Data meshes, fabrics, and knowledge graphs are all positioned as frameworks through which similar benefits are realized.
All three promote interoperability and ease of integrating new data sources. To varying degrees all three support real-time and event-driven data ingestion and processing. All three seek to avoid flat data output, data that needs additional processing time once it has been extracted, and orphaned data that becomes progressively stale. Additionally, with the focus on myriad (and a growing number of) data sources, robust data governance and semantic enrichment is at the forefront of each of these systems.
With that said, there are differences between data mesh, fabric, and knowledge graphs.
What Is A Data Fabric?
Data fabric is an architecture-centered design concept governing data access across many decentralized data sources. Initial ideas behind the development of data fabric methodologies include costly, slow, and low value data integration cycles common to centralized data lakes or warehouses. The aspirations of data fabric systems are to promote connectivity of disparate data sources as well as reusability by avoiding issues such as orphaned data or large volumes of extraneous data that tend to compile in centralized data stores.
A focus on value-added data integration is central to the notion of data fabrics. Systems for semantic enrichment, linked data, and the harmonization of a variety of unstructured, semi-structured, and structured data are key for successful data fabric delivery. The creation of these systems is not decentralized. As such in a data fabric, data access is centralized and held under a single point of control.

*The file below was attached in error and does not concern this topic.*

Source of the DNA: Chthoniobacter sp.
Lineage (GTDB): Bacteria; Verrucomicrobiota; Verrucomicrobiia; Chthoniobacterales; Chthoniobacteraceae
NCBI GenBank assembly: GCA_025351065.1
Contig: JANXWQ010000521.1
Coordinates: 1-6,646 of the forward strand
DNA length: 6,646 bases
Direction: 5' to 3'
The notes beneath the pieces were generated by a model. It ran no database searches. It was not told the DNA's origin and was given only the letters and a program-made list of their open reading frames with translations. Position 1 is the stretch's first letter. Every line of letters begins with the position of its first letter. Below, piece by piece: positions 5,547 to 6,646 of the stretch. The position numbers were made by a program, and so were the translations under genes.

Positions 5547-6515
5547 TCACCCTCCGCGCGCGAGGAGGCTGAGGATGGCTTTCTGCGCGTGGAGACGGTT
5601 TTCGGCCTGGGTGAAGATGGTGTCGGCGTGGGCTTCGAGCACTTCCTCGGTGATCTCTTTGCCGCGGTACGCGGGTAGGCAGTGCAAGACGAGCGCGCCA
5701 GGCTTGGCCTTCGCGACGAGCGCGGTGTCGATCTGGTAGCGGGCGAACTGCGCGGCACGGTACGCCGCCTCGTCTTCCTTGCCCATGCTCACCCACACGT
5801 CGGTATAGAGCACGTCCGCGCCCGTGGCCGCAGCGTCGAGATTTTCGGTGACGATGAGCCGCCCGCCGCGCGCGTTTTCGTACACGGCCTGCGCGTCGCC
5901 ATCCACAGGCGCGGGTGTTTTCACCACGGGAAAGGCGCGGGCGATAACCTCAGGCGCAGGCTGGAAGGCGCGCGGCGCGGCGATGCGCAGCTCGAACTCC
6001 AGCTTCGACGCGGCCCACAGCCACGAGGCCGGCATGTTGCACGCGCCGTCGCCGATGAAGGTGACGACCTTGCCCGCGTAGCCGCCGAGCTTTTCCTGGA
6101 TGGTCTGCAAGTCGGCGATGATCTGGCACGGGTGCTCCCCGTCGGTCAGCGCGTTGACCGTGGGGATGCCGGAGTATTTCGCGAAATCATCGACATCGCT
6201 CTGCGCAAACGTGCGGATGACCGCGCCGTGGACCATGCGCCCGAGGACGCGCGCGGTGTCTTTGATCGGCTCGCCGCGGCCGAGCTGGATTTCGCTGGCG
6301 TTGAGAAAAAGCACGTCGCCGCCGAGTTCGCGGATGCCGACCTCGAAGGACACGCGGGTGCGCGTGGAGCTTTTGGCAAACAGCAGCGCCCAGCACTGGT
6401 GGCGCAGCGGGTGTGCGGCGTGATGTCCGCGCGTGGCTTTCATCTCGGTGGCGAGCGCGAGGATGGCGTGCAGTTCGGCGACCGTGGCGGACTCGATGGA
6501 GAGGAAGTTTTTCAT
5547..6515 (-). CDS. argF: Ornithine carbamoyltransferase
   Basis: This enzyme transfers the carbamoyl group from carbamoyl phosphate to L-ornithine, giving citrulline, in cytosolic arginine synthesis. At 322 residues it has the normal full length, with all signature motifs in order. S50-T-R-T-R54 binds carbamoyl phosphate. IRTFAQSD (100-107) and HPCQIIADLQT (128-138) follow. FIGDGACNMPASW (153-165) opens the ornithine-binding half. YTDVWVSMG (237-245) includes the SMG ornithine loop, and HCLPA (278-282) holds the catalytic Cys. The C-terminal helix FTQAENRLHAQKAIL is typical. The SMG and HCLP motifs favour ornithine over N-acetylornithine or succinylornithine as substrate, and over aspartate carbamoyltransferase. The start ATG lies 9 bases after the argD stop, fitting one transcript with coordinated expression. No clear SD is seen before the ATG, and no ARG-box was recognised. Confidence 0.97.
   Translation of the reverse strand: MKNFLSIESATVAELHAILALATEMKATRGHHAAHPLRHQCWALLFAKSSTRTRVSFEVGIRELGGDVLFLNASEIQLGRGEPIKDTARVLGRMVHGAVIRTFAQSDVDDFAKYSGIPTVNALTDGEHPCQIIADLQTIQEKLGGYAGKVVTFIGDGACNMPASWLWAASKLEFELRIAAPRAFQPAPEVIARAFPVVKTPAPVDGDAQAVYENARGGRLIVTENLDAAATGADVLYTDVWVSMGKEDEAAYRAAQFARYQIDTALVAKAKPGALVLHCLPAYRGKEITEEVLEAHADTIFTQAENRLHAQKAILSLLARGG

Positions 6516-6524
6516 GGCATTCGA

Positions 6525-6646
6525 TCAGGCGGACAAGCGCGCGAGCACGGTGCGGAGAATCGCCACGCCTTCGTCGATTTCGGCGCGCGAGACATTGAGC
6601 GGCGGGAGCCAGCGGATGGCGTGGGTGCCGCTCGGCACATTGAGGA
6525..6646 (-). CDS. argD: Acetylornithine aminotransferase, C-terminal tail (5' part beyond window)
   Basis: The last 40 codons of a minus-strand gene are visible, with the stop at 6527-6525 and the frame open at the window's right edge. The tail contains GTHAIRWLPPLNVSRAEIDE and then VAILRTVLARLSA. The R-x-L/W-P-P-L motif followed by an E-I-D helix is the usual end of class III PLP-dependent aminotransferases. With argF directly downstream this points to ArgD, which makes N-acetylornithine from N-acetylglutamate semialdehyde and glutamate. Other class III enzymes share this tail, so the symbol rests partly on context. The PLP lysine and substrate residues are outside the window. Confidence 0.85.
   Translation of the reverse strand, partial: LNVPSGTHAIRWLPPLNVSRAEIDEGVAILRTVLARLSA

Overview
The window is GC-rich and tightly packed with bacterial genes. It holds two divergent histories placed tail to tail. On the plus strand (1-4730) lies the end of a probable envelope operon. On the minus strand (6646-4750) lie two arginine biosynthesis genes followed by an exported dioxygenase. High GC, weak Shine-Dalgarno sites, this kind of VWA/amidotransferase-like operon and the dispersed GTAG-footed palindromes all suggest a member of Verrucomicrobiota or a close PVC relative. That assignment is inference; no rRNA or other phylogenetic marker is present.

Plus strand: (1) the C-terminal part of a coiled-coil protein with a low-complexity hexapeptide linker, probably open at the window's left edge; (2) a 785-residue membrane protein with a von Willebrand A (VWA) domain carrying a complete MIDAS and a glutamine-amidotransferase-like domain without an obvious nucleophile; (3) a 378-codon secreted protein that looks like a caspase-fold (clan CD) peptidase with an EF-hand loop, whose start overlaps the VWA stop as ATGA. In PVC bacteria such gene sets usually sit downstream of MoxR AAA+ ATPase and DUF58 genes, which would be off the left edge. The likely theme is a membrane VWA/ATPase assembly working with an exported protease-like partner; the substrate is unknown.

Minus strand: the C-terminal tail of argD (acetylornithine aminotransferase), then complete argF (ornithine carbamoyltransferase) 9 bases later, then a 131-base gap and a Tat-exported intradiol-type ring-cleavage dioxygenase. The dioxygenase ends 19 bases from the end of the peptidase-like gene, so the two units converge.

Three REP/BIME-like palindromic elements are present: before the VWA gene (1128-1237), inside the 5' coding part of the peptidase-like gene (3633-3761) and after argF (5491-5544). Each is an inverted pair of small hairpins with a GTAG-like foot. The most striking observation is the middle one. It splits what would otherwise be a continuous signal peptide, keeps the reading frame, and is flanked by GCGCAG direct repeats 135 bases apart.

Where available, data fabric makes data available via objective-centered APIs. For example, in the event a user needs to build a dashboard comparing hiring trends of competitors with news monitoring around noteworthy market events, a data fabric approach would involve first ingesting these disparate data sources, adding context or additional fields to data, then exposing the data as an API for the dashboard.
What Is A Data Mesh?
First and foremost, data mesh is an organization-centered approach to data management. A data management system built with data mesh-centric principles enables users to access and query data from a variety of sources without first ingesting this data into a centralized warehouse. While architecture design is part of a data mesh, it is not as central to the characterization of a data mesh as to a data fabric.
From an organizational perspective, data mesh views each edge data source as a product owned by a business unit in charge of that domain. In relation to these decentralized data stores, data mesh serves as a connectivity layer that is built such that both technical and non-technical users can utilize data sets where they reside.
Ingestion of data closer to the source – without the need for transfer and ingestion into a central repository – can lower processing costs, decrease time-until analysis, and avoid privacy issues regarding data transferred between particular geographies.
What Is A Knowledge Graph?
Contrary to data meshes and fabrics, a knowledge graph is not a connectivity-layer-centric solution or a data management imperative.
Knowledge graphs are graph databases that are built to preserve information and context. In particular, knowledge graphs are built around nodes (entities) and edges (relationships). Though data can be outputted in a format similar to a relational database, knowledge graphs provide better performance traversing through linked data and are much more adept at adding new fact types and data source formats “on the fly.”
This makes knowledge graphs a natural choice for high velocity and variable type data like those used in news or market monitoring. Data is linked and often augmented with additional semantic features upon ingestion in knowledge graphs, aligning with the objectives of data fabrics. For example, within Diffbot’s Knowledge Graph we have organization entities for which we can infer detailed industry fields, machine learning-computed estimated revenue, as well as similarity scores between organizations.